SEQUESTRATION WILL HAVE DIRE CONSEQUENCES ON CIVIL AVIATION, BUT THE SKIES WILL NOT FALL

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ARTICLE:  Wilkes-Barre/Scranton one of more than 100 U.S. airports at risk of closure

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The Center for American Policy is as alarmed as many are by the prospect of the disastrous consequences of SEQUESTRATION. To show what the real consequences of this Congressional construct may be, the Center has issued a report on sequestration’s impact on the FAA. The study forecasts the likely specific impact of that budgetary sword of Damocles will be on this safety agency.

The author of this report, Scott Lilly, a senior writer at CAP (after 31 years of service with the United States Congress where he was, most relevantly, clerk and staff director of the House Appropriations Committee) knows politics and the budget.

Mr. Lilly has articulated a view that the FAA will meet its obligation to reduce its budget by $1,300,000,000 by shutting down low level Air Traffic Control facilities, to wit 106 towers. That forecast appears to be more speculation than substance.

First, Mr. Lilly’s analysis does not cite any authority at the FAA, DoT or OMB for his supposed solution. Todd Hauptli, senior executive vice president of the American Association of Airport Executives, who is extraordinarily knowledgeable about the inner workings of the FAA, says that the agency is working on a plan.

Second, an earlier report on the impact of sequestration was written by the former clerk of the House Subcommittee which drafts the FAA’s appropriations bill. Mr. Efford takes the position there that the FAA Administrator would not compromise safety and would, therefore, not make the Sequestration cuts within the Air Traffic Service. Mr. Efford, now an AIA executive, believes that a more likely source of a cut would be the Next Gen expenditures. His expertise and his articulation of a substantial policy rationale would appear to trump Mr. Lilly’s opinion.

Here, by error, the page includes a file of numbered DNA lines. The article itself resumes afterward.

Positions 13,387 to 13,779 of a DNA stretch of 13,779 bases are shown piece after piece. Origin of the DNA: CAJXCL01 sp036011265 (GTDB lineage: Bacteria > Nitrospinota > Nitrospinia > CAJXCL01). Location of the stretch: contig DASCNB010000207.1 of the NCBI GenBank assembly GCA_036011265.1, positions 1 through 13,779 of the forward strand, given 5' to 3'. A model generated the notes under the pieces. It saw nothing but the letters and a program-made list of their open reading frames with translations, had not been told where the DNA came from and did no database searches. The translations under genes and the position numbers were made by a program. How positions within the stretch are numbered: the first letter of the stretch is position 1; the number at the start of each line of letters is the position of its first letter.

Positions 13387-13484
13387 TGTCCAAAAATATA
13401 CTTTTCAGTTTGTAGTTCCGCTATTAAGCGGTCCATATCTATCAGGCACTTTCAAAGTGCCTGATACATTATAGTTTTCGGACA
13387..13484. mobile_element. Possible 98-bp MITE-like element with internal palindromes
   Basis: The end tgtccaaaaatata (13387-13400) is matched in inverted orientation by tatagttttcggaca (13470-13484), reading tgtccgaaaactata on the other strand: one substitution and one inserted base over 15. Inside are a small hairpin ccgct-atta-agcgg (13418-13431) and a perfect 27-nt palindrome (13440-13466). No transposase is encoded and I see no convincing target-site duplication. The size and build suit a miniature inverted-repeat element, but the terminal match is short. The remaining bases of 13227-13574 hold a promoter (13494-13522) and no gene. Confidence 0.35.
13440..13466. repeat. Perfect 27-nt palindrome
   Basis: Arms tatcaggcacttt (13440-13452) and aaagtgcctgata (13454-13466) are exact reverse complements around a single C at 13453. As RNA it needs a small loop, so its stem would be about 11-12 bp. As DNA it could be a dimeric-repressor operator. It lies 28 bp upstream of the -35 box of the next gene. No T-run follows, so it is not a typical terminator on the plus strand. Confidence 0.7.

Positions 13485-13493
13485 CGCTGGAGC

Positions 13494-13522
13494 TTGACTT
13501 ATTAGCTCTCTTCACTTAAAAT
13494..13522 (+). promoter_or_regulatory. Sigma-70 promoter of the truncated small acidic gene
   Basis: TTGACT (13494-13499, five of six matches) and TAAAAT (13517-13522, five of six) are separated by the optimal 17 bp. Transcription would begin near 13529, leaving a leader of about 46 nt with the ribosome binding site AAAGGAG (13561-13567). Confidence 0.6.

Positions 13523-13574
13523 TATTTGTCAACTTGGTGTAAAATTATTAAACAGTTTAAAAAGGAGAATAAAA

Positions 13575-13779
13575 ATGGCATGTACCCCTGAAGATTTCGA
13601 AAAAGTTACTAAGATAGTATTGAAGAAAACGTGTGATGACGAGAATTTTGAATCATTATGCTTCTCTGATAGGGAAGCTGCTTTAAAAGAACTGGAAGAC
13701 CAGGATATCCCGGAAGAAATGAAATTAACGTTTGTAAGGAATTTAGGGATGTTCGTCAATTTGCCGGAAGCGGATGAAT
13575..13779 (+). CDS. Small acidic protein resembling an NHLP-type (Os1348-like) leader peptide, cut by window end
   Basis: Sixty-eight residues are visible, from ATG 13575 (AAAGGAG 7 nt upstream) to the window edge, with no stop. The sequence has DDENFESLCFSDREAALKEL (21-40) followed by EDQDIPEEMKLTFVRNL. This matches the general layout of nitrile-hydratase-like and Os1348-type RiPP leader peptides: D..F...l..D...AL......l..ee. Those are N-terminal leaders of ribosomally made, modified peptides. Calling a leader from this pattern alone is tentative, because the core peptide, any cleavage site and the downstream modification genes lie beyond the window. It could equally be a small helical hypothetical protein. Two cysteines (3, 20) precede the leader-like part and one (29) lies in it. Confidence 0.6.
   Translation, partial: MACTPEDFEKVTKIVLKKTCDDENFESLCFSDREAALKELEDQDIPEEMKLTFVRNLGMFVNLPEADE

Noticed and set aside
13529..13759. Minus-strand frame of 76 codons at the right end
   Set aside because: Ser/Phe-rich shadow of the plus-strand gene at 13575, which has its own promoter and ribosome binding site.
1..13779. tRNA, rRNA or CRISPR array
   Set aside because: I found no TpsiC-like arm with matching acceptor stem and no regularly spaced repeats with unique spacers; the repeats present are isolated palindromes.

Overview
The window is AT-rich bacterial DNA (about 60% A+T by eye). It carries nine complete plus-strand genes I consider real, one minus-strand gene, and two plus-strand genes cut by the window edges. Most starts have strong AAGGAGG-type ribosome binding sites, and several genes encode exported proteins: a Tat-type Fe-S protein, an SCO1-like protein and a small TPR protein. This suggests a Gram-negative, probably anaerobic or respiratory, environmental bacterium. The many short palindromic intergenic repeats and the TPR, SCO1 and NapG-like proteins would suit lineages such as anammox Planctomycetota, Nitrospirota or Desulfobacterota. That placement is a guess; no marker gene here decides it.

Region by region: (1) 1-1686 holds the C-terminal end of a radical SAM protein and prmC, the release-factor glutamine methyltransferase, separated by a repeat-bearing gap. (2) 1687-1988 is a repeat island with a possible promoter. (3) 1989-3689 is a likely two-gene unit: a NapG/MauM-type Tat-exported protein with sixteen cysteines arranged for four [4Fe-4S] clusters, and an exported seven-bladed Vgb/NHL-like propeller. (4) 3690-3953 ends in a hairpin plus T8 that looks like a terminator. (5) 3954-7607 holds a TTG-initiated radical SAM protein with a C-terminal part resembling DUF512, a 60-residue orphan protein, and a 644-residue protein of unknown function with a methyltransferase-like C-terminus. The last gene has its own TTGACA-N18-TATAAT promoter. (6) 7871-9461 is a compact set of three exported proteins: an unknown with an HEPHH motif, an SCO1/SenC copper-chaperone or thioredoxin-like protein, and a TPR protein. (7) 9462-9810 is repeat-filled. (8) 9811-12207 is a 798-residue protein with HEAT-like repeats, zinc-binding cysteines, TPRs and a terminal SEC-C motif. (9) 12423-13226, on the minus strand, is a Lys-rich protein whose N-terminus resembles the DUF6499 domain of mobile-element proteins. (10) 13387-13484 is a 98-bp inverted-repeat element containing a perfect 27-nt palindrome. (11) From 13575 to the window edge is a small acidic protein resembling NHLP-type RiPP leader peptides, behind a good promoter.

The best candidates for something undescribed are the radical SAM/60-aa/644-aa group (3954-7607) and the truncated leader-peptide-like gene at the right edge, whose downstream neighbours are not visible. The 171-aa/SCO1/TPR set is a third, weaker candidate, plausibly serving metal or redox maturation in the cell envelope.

A third fault in the CAP assessment, not to guild the lily, derives from its own report, the reduction in force of these controllers would not be fully effective; the salary reductions sought would not be fully realized since federal law would require that the FAA compensate these laid off employees. This strategy would not only have safety consequences, but would affect the very tenuous relations between the FAA and the controllers union, NATCA.

Finally, closing towers, on a virtually random geographical basis, will impact the interconnected national airline system. With no service to Wilkes-Barre Scranton, the aircraft, which would otherwise have operated to/from that point, will have to be rescheduled to meet their daily economic utilization requirements.

While it is agreed that sequestration will have dire, unknown consequences on civil aviation, Mr. Lilly’s hypothesis of closing towers appears to be speculation, at best. The skies will not fall under Sequestration.

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